The Prayer Life: simple requirements

Ref: realmomentum |


Prayer is based on our confidence in GOD and in His love. This is because He first loved us (1 John 4:10 & 19). By Christ’s death and resurrection, we have access to GOD through prayer. (Heb 4:14-16) 

Prayer is the most important activity of a Christian. John Calvin, Charles Spurgeon and R. A. Torey in particular, have emphasised this.

(See for a more specific treatment of prayer). 

This article aims to make our prayer life more meaningful. It poses an ‘audit’ of our prayer life. It asks questions so that we can approach our prayer life realistically.


Ref: authorjodiwoody
Ref: authorjodiwoody


Prayer Objective

Are we praying because we are afraid of GOD?

Are we praying because we are afraid that GOD would not care about us?

Are we praying only for benefits from GOD? Are we treating GOD as, what Oswald Chambers terms, a “blessing machine” just to obtain benefits?

Are we treating prayer only as what R. Arthur Matthews terms an “emergency ambulance service”, as a last resort when we are unable to resolve a crisis?

Are we praying for GOD’s plans to come about on earth? 

Are we praying because we love GOD?


Ref: staticflickr
Ref: staticflickr


The issues of our everyday existence are important. We all have our shortcomings when approaching GOD. However, relating meaningfully and completely to GOD should be our main aim in prayer. Only then would the secondary matters be relevant.


Prayer as a Priority

If we do not treat prayer as a priority, we risk postponing it. Prayer could then gradually fall away from our daily lives.

The great Christians would rise early in the morning and devote hours to prayer before commencing their other activities. It was prayer that made them great. 

The Bible does NOT fix a specific time of day for prayer. David and Isaiah wrote about seeking GOD early in the day (Ps 5:3; Isa 26:9).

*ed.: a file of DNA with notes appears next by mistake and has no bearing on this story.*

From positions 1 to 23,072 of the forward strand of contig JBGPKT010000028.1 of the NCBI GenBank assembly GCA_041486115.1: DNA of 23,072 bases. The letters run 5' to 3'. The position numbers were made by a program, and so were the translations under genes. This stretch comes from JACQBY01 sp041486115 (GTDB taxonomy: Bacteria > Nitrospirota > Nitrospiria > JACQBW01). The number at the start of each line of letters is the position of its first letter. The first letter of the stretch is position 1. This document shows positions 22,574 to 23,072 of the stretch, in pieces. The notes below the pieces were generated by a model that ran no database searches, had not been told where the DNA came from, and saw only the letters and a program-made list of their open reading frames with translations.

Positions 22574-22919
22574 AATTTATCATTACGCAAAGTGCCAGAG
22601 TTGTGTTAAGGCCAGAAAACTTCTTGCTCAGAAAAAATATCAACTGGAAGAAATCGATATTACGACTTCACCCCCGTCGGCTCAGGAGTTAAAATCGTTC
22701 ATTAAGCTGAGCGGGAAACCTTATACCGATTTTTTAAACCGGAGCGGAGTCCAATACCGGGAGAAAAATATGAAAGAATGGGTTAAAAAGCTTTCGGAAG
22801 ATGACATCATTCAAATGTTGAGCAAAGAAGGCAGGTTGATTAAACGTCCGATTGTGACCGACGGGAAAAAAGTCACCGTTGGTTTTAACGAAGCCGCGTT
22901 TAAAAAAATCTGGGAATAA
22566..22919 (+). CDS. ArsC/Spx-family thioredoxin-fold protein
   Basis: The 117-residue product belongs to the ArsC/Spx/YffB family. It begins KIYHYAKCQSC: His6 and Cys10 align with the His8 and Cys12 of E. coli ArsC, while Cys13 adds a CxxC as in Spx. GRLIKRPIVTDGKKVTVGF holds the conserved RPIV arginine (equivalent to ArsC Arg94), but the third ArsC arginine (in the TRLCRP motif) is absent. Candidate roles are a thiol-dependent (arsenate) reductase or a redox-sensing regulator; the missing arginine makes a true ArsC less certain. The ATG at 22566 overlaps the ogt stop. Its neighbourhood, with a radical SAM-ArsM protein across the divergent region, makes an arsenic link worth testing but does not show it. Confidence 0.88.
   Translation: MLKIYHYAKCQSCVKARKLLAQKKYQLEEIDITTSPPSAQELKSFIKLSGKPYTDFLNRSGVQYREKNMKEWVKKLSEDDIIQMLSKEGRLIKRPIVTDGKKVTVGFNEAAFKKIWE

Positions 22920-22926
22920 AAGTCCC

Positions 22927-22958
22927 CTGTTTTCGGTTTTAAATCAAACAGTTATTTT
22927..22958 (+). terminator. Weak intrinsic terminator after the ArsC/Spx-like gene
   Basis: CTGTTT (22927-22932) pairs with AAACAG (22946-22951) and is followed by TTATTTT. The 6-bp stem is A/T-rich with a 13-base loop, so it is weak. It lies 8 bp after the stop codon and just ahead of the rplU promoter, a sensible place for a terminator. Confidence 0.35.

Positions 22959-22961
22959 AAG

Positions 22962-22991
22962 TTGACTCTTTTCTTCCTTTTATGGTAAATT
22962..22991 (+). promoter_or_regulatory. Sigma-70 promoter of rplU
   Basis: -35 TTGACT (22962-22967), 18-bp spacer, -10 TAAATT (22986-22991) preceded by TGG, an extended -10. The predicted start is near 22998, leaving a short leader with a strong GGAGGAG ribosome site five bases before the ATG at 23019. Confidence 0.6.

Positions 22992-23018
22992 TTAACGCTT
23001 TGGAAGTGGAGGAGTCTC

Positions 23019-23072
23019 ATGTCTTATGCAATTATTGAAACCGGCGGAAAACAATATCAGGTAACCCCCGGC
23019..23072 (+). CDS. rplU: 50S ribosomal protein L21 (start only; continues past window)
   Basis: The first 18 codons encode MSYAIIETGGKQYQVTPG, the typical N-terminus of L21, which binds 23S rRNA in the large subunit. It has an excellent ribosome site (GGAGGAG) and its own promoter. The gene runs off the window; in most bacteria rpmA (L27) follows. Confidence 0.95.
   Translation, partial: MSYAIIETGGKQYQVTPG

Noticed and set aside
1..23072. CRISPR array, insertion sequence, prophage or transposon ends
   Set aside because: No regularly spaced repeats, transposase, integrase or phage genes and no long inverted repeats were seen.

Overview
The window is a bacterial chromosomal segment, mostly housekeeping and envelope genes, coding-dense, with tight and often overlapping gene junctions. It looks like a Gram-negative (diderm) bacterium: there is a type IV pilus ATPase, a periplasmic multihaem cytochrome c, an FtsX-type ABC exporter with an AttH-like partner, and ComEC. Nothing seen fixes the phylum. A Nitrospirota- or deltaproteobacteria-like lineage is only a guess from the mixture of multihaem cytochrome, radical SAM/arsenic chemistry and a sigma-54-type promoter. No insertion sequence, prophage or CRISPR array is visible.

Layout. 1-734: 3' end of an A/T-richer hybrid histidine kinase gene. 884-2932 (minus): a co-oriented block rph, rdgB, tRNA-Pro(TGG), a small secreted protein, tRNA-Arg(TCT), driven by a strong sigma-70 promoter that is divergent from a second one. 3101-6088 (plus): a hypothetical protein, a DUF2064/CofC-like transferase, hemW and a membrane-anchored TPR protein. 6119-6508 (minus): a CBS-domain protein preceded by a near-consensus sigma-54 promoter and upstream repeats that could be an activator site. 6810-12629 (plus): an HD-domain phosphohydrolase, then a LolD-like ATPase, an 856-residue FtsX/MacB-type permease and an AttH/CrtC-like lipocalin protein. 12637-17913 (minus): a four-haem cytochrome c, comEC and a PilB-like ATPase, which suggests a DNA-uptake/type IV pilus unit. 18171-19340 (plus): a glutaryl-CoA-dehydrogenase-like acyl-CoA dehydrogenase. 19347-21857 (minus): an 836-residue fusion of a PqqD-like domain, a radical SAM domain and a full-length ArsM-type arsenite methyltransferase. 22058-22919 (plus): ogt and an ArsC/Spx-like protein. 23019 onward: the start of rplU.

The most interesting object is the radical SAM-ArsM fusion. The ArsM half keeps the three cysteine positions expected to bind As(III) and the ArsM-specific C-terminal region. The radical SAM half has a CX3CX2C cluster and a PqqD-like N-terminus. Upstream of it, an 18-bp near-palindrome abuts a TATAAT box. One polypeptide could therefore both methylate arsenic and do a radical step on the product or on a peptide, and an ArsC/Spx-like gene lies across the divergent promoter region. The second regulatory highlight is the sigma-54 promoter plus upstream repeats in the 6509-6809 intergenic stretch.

Ref: tumblr
Ref: tumblr


Though GOD’s people prayed three times daily, this was not prescribed for in the Old Testament (Daniel 6:10). 

The New Testament records the times of prayer as the third, sixth and ninth hours(9.00 am,12.00 noon & 3.00 pm). They coincided with Christ’s suffering on the cross (Mark 15:25; Mark 15:33-34;Luke 23:44-46).

However, any time of day is appropriate for prayer. The main thing is to stick to praying no matter what time of day it is. Consistency and staying power are important.


Clarity of Prayer

What do we pray for? 

Are we specific or are we vague in what we pray for?

Chapter 17 of John’s gospel is a prayer by Christ. Meditating on it would show us how to be clear when we pray. 

The Lord’s Prayer in Matthew 6:9-13 is another prayer that we could also meditate upon. 


Ref: pinimg
Ref: pinimg


From these two prayers, we can see how prayer is a clear and specific relationship with GOD.

Charles Spurgeon said that it was not the length of our prayers that mattered, but the depth of our prayers. Prayers, if clearly formulated, would result in a strong and deep pursuit of GOD.


Prayer Content

Do our prayers focus on the will of GOD and on His glory being fulfilled?

What is the will of GOD? The will of GOD is for all men to be saved (1 Tim 2:4).

What is the glory of GOD? The glory of GOD is anything accomplished which gives praise and overwhelming significance to GOD, and not to the ego or pride of man in any way.


Ref: whicdn
Ref: whicdn


Do our prayers include those two aims as their focus?